Sense: kingdom (people)
n. — the collective body of people and leaders that compose the domain of a king or queen.
He knew what they were thinking and said to them, “Every kingdom (βασιλεία) divided against itself is laid waste, and no city or house divided against itself will stand.”
Matthew 12:25 (NRSV)
In every-day speech, we often say things like, “The city voted for a new mayor.” Language extensions like this are so common that we are unaware of it. We know that “city” doesn’t refer to the physical structures of buildings and streets and houses—it refers to the inhabitants of the city. Today’s example verse uses the same type of sense. A “kingdom (domain)” in the Bible Sense Lexicon is a place, whereas “kingdom (people)” refers to the people that live in a kingdom. This concordance entry gives us access to information concerning kingdoms as agents or “experiencers” of actions, rather than kingdoms as locations. What do we learn about kingdoms in this sense? In the Gospels, kingdoms are generally referred to as places of potential turmoil. Here in Matthew 12:25, a kingdom can be “divided against itself.” In places like Matthew 24:7, kingdoms rise against each other. The only other references to kingdoms in this sense are found in the synoptic parallels in Mark and Luke.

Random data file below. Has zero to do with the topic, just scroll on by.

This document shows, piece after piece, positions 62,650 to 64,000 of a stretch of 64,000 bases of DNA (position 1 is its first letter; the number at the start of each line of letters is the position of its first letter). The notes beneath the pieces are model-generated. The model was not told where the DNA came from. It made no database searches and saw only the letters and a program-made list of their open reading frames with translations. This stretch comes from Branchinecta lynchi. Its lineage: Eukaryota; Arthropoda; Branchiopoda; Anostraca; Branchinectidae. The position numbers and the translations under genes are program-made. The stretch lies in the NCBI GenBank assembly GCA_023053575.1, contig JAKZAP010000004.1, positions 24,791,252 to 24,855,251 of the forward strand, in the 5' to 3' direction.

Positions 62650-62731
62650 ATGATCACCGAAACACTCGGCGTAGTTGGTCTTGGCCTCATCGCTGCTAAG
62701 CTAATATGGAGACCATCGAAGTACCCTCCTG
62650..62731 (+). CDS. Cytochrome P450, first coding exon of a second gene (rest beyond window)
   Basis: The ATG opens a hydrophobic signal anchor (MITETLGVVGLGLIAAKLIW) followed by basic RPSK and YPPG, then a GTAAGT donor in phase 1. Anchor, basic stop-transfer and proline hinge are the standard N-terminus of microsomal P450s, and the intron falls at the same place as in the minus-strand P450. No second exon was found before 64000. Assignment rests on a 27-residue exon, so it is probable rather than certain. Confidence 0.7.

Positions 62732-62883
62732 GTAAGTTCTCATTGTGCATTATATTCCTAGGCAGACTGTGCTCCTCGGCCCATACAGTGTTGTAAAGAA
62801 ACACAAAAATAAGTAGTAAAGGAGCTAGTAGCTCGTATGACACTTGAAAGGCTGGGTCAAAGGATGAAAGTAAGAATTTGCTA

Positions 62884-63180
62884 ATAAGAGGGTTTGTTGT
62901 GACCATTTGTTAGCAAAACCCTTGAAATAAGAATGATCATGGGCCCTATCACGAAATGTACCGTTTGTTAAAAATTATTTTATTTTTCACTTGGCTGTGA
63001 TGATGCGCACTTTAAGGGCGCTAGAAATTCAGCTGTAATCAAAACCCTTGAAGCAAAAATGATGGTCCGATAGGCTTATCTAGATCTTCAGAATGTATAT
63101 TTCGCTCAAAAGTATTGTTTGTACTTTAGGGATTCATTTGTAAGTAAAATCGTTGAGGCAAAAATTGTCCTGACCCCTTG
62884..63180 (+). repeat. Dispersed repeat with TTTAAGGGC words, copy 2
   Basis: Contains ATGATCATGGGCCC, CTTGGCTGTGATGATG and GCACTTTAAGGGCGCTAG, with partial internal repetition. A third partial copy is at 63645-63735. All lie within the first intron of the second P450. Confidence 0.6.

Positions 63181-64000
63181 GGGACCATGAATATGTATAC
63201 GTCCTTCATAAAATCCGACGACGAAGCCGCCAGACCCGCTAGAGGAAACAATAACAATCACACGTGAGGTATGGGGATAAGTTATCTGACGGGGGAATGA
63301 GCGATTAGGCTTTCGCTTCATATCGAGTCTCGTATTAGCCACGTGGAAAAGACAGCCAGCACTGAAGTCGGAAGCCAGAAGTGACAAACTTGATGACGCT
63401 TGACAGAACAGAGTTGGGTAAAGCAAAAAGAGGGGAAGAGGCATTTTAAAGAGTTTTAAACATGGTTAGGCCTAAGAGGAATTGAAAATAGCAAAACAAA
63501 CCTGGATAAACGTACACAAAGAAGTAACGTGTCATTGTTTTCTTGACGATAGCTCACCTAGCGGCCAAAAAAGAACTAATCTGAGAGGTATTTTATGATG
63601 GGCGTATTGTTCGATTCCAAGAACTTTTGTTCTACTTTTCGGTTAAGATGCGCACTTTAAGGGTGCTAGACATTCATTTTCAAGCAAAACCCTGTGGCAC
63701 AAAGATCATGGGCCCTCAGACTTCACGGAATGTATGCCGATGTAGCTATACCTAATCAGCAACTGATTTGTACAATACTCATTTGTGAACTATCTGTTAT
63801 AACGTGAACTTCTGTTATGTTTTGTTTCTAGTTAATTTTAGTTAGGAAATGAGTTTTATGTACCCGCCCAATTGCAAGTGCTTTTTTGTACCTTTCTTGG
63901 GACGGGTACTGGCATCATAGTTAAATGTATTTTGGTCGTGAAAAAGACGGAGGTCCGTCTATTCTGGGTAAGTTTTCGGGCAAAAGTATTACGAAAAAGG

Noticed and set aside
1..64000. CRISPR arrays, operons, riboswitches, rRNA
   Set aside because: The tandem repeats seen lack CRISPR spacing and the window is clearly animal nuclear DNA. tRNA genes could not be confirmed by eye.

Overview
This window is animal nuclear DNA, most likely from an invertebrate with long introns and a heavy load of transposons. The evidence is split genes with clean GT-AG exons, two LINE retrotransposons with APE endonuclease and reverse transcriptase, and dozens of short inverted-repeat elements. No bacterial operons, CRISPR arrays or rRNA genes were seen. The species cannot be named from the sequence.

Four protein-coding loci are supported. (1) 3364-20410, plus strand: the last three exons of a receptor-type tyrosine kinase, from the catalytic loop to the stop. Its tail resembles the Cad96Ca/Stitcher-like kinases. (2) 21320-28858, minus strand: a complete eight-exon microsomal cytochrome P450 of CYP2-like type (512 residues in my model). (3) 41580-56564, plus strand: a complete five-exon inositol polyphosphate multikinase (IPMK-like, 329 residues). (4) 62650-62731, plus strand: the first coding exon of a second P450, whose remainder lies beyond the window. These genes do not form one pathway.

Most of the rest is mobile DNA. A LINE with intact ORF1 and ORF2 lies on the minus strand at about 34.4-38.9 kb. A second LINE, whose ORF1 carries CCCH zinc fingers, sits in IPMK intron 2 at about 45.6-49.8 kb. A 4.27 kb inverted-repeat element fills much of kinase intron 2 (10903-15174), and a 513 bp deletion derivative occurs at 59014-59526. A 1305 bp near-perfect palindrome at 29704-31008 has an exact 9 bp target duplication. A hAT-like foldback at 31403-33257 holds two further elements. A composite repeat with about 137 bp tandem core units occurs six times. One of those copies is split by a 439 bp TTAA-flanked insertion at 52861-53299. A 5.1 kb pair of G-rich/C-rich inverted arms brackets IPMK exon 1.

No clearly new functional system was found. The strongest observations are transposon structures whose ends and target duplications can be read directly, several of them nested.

What is the Bible Sense Lexicon?
Sense of the Day is based on content from Logos’ Bible Sense Lexicon, which organizes biblical Hebrew, Aramaic, and Greek words by meaning based on a variety of semantic relationships. Sense of the Day provides examples of senses in context, along with insight into their application for theology and interpretation.
The Bible Sense Lexicon is a Logos dataset available in Logos 5 Gold and higher base packages. If you’re enrolled in the Logos Academic Discount Program, you can also find the Bible Sense Lexicon in the Biblical Languages base package. Take your studies even further by exploring semantic domains, engaging the biblical text like never before.
Learn more about the Bible Sense Lexicon.